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With the Gear 2 Neo, like the Gear 2, the clear step forward is fitness - namely, the ability to track your daily steps (something we saw in the first version) and actually add in exercise as well.
I used it primarily as a running model - I'm not even sure HOW to hike, let along go out on a dedicated ramble - and I did find there were some advantages to the running watches I'm used to testing.
For one, without GPS it's a lot faster to get going. The heart rate monitor, which I'm about to come onto, is the only thing that takes any time, asking you to stay still and quiet before beginning your run.
The pedometer seems pretty accurate at working out your stride rate, but only at slowing down and speeding up constantly. However, combined with the heart rate monitor (and knowing all my vital information, such as height, weight and workout frequency) it still struggled to adequately work out how many calories had been burnt in a specific session.
And like any running watch that's shorn of GPS it's not going to be anywhere near as accurate as one that can follow where you're going – and that's the case with the Gear 2 Neo.
It's really inaccurate compared to that GPS tracking, and also with a peer: I tested the Gear 2 Neo with the Gear 2 and Adidas' SmartRun watch, which packs satellite location tracking.
The Gear 2 Neo and Gear 2 offered a 100 step difference, couldn't agree on the average speed and said I'd travelled 7.85km and 8.02km respectively on an 8.6km run.
It's hard to estimate how far off it is in terms of a percentage, as even GPS has variations for trees and buildings, but if you're a serious runner then this definitely isn't the watch for you – but then again, you probably knew that.
The only issue is that if you're a novice fitness enthusiast, which is the market this is aiming for, then you need to have confidence in the gamification.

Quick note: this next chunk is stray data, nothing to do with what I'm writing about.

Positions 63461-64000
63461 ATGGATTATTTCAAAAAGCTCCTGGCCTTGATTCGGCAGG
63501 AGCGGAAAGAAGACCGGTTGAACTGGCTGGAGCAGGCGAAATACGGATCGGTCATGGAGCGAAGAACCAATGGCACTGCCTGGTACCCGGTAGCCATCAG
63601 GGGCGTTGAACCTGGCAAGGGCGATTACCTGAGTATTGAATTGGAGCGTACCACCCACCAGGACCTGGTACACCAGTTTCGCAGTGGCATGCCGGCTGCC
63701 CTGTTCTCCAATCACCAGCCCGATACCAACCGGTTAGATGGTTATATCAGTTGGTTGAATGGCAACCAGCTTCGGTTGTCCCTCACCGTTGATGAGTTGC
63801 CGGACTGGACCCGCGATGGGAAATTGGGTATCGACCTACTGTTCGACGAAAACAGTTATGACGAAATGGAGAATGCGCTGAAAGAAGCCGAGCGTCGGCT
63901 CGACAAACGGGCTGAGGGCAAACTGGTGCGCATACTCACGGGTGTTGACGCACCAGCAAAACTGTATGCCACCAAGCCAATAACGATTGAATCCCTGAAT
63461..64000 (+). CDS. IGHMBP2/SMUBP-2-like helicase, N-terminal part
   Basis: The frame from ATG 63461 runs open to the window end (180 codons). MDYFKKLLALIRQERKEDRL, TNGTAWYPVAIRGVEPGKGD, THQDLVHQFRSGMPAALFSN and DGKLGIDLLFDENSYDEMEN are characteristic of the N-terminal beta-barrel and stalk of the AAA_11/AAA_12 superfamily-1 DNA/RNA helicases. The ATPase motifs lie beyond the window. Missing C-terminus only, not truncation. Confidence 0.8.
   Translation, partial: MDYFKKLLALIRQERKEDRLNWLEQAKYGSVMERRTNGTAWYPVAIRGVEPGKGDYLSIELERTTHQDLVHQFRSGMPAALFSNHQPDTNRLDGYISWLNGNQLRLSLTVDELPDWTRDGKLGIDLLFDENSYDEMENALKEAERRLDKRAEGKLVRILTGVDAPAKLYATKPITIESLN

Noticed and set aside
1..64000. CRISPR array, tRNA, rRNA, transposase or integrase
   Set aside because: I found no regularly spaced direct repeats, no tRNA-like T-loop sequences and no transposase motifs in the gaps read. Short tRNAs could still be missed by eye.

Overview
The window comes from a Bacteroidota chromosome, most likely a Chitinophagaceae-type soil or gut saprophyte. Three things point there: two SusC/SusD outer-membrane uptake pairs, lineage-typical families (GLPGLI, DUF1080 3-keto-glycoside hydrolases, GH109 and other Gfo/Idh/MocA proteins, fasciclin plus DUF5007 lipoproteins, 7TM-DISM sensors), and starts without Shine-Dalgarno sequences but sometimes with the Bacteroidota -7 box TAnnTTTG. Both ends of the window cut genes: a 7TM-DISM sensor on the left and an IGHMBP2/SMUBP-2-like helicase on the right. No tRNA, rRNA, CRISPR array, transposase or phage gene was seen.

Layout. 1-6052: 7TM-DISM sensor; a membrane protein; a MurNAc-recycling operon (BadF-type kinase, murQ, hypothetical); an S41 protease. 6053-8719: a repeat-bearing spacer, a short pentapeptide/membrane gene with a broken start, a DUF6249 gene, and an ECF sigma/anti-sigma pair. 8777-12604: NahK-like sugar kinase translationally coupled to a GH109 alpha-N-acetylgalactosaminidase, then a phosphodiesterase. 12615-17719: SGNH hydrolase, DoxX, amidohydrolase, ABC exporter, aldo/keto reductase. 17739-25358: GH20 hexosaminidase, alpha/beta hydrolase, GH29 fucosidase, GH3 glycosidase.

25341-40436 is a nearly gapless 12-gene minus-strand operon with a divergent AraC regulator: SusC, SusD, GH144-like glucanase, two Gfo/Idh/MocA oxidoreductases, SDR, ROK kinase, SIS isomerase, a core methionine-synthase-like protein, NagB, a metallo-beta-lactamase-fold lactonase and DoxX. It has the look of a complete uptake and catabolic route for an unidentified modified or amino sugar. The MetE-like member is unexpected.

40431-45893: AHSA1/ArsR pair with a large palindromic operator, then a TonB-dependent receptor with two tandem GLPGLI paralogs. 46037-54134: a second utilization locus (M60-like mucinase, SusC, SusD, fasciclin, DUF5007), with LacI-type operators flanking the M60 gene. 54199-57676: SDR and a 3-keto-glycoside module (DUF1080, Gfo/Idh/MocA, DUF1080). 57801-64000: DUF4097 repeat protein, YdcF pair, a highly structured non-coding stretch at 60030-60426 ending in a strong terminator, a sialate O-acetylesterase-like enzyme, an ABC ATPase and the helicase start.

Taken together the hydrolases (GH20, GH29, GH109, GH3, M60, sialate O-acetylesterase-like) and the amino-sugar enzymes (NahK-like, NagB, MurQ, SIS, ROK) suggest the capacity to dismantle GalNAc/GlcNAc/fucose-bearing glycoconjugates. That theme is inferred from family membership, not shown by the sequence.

But the pedometer isn't accurate, your stride rate and speed isn't correct and while the heart rate monitor is accurate compared to other such optical sensors, it's just not robust enough as a package for anyone that's thinking of moving to this integrated watch from a dedicated running platform.
At least it's consistent in its inaccuracy, so you'll probably be able to see the improvement you need, but it's infuriating that Samsung can't get this right.
What's more irritating is that the cycling and hiking sections do use GPS from the phone to give info. I understand Samsung's thinking, that people would rather not have a phone on them when sprinting around, but the option would be great.
I've asked time and again for those brands with a watch and an app to allow them to run as a second screen, and Samsung clearly can do this, but with running refuses to allow it.
Cycling seems to have been smoothed out since the debacle on the Gear 2 test - while it still showed insane top speeds of 50MPH at times, the overall assessment showed more realistic feedback and added itself well into the S Health program on the main smartphone.
An update brought in Coaching for running, which adds in something utterly perplexing: a Training Effect, shown as TE. You're asked to run to a certain speed, which will lead to a score. 1.9 is easy, 2.5 is moderate, 3.5 is improving.
There's nothing above that, and anyone that's completed a 5k run without stopping will find that level far too low. I get that some people will find that a challenge, but given the Gear 2 can offer a TE of over 5 quite easily it's annoying you can't get coaching to get you there.